Burrows argues that because all three circumstances were present in his case, the addict instruction should not have been given. But Ochoa, like the scores of other cases dealing with the addict instruction, arose in a different context than this case. In nearly every other case, the defendant appeals the district court's refusal to give an instruction pertaining to the testimony of a prosecution witness--not the district court's granting of the request to give an instruction pertaining to the testimony of the defendant himself.3 Hence the focus in the caselaw has been on whether an addict instruction is necessary as it applies to a government witness--not on whether it is permissible when it refers to a defendant.
We agree with Burrows that in this case the instruction was unnecessary, if for no other reason than that the jury was given other cautionary instructions. See Ochoa, and cases cited at note 2, supra.4 The question here, however, is whether the instruction was permissible. That is a separate inquiry. See, e.g., United States v. Smith, 692 F.2d 658, 661 (10th Cir.1982) (under certain circumstances, court may give addict instruction even where unnecessary), cert. denied, 459 U.S. 1200, 103 S.Ct. 1183, 75 L.Ed.2d 431 (1983).
We need not decide the degree to which Burrows's position as a defendant renders the instruction impermissible, see Godfrey v. United States, 353 F.2d 456, 458 (D.C.Cir.1966) (addict instruction that aimed "more pointedly at accused" than at prosecution witnesses is plain error), because in any event the instruction should not have been given if there was no adequate evidentiary basis for it. See, e.g., United States v. Tabacca, 924 F.2d 906, 912 (9th Cir.1991) (defendant not entitled to instruction which has no foundation in evidence); United States v. Pace, 833 F.2d 1307, 1314 (9th Cir.1987) (same), cert. denied, 486 U.S. 1011, 108 S.Ct. 1742, 100 L.Ed.2d 205 (1988). The evidence of addiction consisted primarily of Burrows's statement "I am a recovering cocaine addict." RT 6/5/92 at 80.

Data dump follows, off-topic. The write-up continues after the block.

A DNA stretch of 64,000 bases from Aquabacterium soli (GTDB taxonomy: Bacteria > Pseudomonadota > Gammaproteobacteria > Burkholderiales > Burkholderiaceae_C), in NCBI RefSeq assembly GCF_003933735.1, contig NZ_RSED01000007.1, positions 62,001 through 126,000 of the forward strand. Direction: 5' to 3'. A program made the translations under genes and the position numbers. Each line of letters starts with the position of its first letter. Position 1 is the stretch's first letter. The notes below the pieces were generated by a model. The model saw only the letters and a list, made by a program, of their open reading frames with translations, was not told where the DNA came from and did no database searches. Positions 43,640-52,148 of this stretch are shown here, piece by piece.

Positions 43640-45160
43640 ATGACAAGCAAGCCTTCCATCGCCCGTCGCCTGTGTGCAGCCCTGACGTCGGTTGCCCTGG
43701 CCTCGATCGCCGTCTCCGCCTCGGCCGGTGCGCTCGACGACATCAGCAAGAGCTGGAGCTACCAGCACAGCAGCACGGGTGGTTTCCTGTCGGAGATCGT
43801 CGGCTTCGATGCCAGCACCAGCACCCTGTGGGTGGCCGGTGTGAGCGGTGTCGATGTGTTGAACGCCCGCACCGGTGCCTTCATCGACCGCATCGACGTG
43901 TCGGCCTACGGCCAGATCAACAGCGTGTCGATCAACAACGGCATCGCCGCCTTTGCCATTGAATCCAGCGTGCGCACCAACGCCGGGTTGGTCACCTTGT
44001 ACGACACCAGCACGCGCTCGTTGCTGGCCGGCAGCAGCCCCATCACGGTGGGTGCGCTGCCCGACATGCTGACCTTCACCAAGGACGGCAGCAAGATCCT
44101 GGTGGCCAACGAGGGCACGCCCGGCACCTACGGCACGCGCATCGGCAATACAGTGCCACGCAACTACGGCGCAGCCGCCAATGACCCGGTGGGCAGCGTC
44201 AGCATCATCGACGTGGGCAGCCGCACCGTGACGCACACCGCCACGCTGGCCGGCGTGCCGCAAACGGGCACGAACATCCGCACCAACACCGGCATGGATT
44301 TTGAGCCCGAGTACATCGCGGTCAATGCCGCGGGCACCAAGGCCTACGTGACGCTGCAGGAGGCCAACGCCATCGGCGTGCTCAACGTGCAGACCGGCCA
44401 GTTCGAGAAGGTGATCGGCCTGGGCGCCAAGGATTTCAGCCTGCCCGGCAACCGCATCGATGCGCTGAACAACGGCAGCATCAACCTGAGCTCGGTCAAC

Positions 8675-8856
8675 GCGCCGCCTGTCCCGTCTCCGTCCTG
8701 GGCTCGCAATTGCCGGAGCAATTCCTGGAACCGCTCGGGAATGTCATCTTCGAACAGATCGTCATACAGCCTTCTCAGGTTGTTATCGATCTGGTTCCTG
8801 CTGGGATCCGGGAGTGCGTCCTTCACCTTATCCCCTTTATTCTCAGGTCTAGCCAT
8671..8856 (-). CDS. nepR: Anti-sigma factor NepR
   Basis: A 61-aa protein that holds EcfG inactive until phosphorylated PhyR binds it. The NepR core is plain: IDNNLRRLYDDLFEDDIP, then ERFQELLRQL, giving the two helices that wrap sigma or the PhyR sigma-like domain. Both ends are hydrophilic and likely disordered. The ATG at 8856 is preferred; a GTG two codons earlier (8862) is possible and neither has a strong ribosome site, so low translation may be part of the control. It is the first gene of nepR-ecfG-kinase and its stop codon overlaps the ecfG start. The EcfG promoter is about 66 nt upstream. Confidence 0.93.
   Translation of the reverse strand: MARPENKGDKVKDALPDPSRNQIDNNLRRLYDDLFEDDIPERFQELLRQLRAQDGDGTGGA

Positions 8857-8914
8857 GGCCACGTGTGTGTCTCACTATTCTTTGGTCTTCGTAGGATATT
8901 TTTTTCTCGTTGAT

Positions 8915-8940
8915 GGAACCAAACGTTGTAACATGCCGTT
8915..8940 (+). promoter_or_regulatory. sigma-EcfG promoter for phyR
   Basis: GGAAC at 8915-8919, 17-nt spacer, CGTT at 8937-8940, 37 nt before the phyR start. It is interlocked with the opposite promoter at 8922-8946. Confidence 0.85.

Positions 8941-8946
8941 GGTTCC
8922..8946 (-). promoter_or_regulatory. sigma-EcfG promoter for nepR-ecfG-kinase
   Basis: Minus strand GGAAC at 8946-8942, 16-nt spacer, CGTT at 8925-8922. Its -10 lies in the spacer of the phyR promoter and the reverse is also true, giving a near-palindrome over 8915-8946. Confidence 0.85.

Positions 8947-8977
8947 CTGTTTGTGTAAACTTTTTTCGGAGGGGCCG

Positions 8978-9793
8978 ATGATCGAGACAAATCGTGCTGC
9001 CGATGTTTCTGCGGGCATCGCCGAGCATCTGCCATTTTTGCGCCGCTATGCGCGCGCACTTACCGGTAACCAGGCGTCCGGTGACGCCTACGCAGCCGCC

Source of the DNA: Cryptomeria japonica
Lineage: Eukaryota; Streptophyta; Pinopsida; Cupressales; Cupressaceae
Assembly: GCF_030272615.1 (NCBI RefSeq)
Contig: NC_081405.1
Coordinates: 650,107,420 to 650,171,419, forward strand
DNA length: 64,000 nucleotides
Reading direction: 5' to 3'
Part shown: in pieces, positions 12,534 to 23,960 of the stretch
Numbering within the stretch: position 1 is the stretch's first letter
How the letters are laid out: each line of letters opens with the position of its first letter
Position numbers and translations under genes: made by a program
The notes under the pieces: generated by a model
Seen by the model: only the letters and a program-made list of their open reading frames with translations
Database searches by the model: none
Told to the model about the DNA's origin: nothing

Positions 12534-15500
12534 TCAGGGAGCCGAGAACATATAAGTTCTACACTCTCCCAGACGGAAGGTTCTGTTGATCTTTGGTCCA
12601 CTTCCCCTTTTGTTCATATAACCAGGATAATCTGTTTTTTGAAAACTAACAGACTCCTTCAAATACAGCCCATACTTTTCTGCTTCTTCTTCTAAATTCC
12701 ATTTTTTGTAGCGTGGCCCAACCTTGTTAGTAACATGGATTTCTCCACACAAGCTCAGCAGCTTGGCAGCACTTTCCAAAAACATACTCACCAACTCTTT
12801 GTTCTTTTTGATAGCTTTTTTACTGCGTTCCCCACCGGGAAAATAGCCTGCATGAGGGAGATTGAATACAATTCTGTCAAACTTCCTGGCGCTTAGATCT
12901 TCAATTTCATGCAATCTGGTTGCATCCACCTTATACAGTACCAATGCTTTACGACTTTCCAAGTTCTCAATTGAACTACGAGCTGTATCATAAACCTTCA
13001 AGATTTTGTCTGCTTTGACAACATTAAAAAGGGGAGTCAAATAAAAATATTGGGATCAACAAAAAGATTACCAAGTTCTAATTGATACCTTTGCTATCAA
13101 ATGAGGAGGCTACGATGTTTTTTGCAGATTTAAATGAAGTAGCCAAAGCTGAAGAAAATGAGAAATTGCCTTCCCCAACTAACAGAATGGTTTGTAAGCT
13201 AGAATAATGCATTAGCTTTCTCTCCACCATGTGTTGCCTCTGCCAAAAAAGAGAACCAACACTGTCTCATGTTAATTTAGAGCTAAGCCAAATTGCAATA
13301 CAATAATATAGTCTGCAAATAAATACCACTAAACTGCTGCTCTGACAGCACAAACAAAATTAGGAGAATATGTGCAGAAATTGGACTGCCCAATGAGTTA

We draw guidance from cases concerning the factual basis which renders the addict instruction necessary. In United States v. Tousant, 619 F.2d 810 (9th Cir.1980), we held that the district court correctly refused to give an addict instruction where the witness had at one time been addicted to heroin but was not using it at the time of trial, had not used the drug for more than six months before trial, and even then had used drugs only twice a week. Id. at 812. In Dela Rosa, a case in which we reversed defendant's conviction on other grounds, we instructed the trial court that on remand it should determine whether or not the witness, who was involved in a Methadone rehabilitation program, was "actually a heroin addict." 644 F.2d at 1261.
Dela Rosa is instructive. Its implicit teaching is that the mere fact that a person is a recovering drug addict is not sufficient to warrant an addict instruction. A person who is attending a Methadone program, as was the witness in Dela Rosa, is almost by definition a recovering drug addict. But the Dela Rosa court required more than this, and stated that the addict instruction would be appropriate only if it were proved that the witness was "actually" an addict. 644 F.2d at 1261. In the present case, no such additional showing was made. It was shown only that Burrows was a recovering drug addict.5